“Being someone who’s Jewish and playing someone who’s Jewish in such an unflattering way, I’ve definitely thought about how the things that are beautiful about Judaism are not the things portrayed by these guys,” Jonah Hill, nominated for best supporting actor for his role in “The Wolf of Wall Street,” told the Jewish Journal. “They’re actually the things that hurt Judaism, because these characters are all about greed and money, and there’s that old stereotype that all Jews care about is money. So they’re not exactly what we want as a culture out there.”

But as played by DiCaprio and directed by Martin Scorsese, Jordan Belfort is simply not a very Jewish character. For a start, Leonardo DiCaprio, who is not Jewish, portrays him. And in the course of the three-hour film about the only thing the character doesn’t lay is tefillin. Yet while DiCaprio’s Belfort is not overtly Jewish, his pals are. As they sit around introducing themselves, we learn their names: Robbie Feinberg, Aldon Kupferberg and Nicky Koskoff. Even Chester Ming, the only one without a Jewish name, is introduced as “the depraved Chinaman [who] thought Jujitsu was in Israel.”

Meanwhile a broker named Brad Bodnick wears a huge “Chai” necklace. Then there’s Belfort’s father who is played by Rob Reiner; about the only thing in the world more Jewish than Rob Reiner is his father Carl Reiner (and his pal Mel Brooks). So while DiCaprio’s Belfort never mentions he is Jewish and is never said to be, almost all those close to him are, except of course his two wives.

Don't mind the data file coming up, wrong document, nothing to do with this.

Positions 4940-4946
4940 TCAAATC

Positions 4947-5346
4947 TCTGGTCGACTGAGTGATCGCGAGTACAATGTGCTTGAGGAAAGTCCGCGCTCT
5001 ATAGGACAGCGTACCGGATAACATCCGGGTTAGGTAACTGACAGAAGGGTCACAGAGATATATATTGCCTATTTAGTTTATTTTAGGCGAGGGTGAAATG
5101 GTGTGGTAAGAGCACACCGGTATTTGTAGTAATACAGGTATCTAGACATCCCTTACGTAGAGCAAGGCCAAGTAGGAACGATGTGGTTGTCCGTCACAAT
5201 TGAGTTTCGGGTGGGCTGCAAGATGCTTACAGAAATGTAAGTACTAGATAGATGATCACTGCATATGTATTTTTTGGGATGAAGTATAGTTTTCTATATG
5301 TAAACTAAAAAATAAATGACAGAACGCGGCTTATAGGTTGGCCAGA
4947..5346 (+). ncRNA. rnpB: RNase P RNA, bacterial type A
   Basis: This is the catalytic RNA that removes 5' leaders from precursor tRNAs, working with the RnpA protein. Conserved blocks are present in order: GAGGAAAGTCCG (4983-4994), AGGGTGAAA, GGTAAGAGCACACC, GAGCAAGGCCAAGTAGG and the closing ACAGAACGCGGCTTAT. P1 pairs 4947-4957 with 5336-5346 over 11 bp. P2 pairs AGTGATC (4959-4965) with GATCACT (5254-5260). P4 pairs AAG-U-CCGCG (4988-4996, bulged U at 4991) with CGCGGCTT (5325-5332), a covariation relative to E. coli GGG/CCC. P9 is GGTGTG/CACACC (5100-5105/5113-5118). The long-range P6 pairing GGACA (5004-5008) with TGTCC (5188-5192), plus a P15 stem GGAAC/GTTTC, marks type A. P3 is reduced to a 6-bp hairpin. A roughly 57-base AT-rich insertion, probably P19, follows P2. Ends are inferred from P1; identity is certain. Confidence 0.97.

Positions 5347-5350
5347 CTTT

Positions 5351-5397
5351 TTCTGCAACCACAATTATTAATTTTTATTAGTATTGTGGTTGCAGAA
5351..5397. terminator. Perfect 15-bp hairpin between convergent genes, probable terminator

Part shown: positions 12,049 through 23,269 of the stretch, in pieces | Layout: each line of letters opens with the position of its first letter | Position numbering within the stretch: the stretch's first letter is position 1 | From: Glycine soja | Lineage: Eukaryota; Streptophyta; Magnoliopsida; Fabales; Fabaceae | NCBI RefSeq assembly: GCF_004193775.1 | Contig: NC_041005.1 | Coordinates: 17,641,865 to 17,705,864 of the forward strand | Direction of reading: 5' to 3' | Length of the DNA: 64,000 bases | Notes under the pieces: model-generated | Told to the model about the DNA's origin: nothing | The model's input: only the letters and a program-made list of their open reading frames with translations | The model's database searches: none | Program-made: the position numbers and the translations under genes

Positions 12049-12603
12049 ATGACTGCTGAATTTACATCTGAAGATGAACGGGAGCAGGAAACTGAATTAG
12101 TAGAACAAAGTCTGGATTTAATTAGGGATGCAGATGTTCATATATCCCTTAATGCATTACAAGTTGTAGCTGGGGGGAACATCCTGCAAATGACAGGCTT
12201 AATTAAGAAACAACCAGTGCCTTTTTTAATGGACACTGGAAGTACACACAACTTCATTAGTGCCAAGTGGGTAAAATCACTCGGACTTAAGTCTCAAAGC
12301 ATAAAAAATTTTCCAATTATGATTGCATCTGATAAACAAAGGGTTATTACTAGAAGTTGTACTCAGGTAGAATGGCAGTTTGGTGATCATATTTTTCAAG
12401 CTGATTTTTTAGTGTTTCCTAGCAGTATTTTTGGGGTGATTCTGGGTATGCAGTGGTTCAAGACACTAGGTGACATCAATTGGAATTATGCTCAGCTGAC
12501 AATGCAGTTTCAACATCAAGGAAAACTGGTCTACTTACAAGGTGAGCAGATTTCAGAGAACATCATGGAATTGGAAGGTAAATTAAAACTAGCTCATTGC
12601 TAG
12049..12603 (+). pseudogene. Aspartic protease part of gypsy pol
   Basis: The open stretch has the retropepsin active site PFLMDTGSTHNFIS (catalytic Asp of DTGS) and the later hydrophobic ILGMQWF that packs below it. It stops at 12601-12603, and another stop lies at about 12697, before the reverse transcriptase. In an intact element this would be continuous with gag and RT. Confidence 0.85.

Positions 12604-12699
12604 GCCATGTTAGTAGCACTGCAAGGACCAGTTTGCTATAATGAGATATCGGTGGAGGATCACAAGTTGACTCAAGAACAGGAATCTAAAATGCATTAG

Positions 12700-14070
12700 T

This seems like something of an omission when we consider a quote from the real-life Belfort’s cellmate, Tommy Chong (of Cheech and Chong). “He’s a genius…” Chong told Bloomberg BusinessWeek, “but he is short, shorter than most, and Jewish, and so he compensated with money, you know, being able to make a lot of money,” implying than Belfort’s Jewishness was a psychological driver of his actions. But while the movie version of Belfort is not shown to be Jewish, nor is he short.

It’s not just Hollywood that changes people to make them more salable. In the film, Belfort puts a great emphasis on reinvention. He rebrands his “bunch of schnooks” by adopting a WASPy company name, Stratton Oakmont, to target “the wealthiest one percent of Americans,” as Belfort puts it, using the language of Occupy Wall Street years before the movement. “A new company with a new name,” Belfort says. “A company that our clients can trust. A company whose roots are so deeply embedded into Wall Street that our very founders sailed over on the Mayflower, and chiseled the name of Stratton Oakmont onto Plymouth fucking Rock.” Not, in other words, a bunch of Jewish “sleazy salesmen” from Long Island. And we are told that Belfort’s right-hand man Donnie Azzoff wore “horn-rims with clear lenses just to look more WASPy.”